If Age is Just a Number, Why is Mine Multiplying?

It’s not my imagination. It was only a really short time ago when I was rolling around our backstreet on clamp-style roller skates, riding a second-hand bicycle with pedal brakes without even thinking of putting a helmet on my head[1], watching The Ed Sullivan Show on Sunday night on a black and white TV, and having to wait until the people on the party line were finished talking before I could make a telephone call.

I am not old.  I’m just more experienced at being alive.

That has to count for something.  I should be kind of proud that I was born in the BC[2] era.  True, we had to do all of our homework by hand and we had no Spell Check or calculators.  Arithmetic was a torture for those of us who prefer to make calculations by making a good guess.  I admit, though, that knowing how to add, subtract, multiply and divide comes in handy when you can’t find your calculator and your taxes are due tomorrow.

We weren’t allowed to give our teachers trouble, either.  Our parents always sided with the teachers.  Exceptions to this were so rare they were newsworthy.

I also know how to duck and cover under a desk when someone is dropping a nuclear bomb in the neighborhood.  I would be vaporized anyway, along with the desk, but at least I would feel safer for the minute or two I would still have to live.

The thing is, my body has gotten older but my brain still thinks I’m 20 years old.  That has to count for something, too.  No rocking chair for me (unless it’s a really great La-Z-Boy recliner — that doesn’t count because I want one of those).  No retirement, either.  I need the money from my job too much.  That should keep me younger than my chronological years, too.

I am an avid computer user and a computer nerd wannabe.  This, I am told, makes me a curiosity among my age group.  I can’t help it.  I love gadgets, especially the one that enables me to surf the Internet.  There is nothing quite like wasting time by googling whatever has come into your mind at the moment, before you forget about it.

Okay.  It’s time to take a pledge.  If you are more than 50 years old, you are welcome to join me:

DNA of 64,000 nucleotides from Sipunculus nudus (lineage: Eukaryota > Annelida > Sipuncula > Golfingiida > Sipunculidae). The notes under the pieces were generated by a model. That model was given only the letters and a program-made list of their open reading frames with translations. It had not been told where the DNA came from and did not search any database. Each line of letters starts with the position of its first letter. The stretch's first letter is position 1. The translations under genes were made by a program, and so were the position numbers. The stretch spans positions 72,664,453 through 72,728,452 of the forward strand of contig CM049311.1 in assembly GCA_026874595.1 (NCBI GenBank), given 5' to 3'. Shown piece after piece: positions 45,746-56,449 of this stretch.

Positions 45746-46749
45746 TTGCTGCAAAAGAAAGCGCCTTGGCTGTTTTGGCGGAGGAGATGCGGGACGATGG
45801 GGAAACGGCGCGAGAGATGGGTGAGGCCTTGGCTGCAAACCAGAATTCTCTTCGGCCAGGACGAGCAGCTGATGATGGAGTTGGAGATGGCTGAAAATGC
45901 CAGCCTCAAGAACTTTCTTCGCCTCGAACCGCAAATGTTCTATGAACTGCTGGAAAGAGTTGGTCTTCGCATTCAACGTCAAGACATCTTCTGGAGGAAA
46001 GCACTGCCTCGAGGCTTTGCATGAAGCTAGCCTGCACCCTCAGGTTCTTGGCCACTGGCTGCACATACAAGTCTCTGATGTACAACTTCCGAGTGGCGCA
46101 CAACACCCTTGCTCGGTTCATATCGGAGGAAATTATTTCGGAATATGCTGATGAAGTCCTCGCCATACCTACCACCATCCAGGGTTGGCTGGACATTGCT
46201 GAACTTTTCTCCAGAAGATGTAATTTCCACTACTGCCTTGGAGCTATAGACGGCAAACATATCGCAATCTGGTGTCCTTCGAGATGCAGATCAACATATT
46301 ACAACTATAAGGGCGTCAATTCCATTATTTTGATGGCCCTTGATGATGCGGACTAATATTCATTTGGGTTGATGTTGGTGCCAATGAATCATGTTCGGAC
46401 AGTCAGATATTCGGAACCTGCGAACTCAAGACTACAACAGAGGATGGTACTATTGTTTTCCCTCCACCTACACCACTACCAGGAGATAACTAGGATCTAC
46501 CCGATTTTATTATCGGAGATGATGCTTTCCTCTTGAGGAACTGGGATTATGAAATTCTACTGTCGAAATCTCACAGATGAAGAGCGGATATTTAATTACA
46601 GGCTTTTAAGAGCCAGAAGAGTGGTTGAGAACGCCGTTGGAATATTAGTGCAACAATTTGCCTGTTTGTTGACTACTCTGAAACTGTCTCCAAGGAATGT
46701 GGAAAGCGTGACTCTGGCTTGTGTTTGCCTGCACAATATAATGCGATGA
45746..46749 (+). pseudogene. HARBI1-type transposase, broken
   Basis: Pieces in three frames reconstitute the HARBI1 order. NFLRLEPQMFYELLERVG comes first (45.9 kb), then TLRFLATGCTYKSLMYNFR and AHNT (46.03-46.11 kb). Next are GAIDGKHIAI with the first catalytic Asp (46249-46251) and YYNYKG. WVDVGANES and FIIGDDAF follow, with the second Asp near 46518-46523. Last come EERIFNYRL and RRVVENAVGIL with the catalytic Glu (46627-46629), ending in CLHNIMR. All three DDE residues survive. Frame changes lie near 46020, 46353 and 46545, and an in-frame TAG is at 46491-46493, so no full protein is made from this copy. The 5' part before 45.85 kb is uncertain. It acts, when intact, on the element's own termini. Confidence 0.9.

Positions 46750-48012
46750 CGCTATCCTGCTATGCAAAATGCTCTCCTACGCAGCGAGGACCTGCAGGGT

I (insert name here) hereby swear that I will no longer be shocked when I look at photographs of myself.  In addition, I will never pull another gray hair from my head.  If I have too many gray hairs to pull out, I am free to color them or just leave them be.  But they are just gray hairs.  They are not omens of impending death, and I will no longer think of them as such.

I will enjoy Christmas and never say that it is “just for kids.”  In fact, I will feel free at all times to have fun and will never be caught saying, “I’m too old for this.”  I will only use the “too old” excuse for times when someone is asking me to do something I don’t want to do and I don’t want to be rude.  I will use this excuse sparingly, though, because people will catch on to it after a while and it won’t work anymore.

I will never complain about the younger generation.  We were even more obnoxious when we were their age.  Remember “Turn on, tune it, drop out?”  We are still trying to live that down.  The younger generations have yet to even come close to our antics.

I will not talk about my ailments.  If I do, I will keep it short and change the subject fast to something more interesting.

Please feel free to add other clauses to the pledge, as needed.

In the meantime, I will not let my gray hairs or my orthopedic shoes define who I am.  I am a youngster in a 60-something body.  And I don’t plan to change.


[1] Nobody ever thought of helmets.  If we had, we would have thought they were for sissies.

[2] Before Computers

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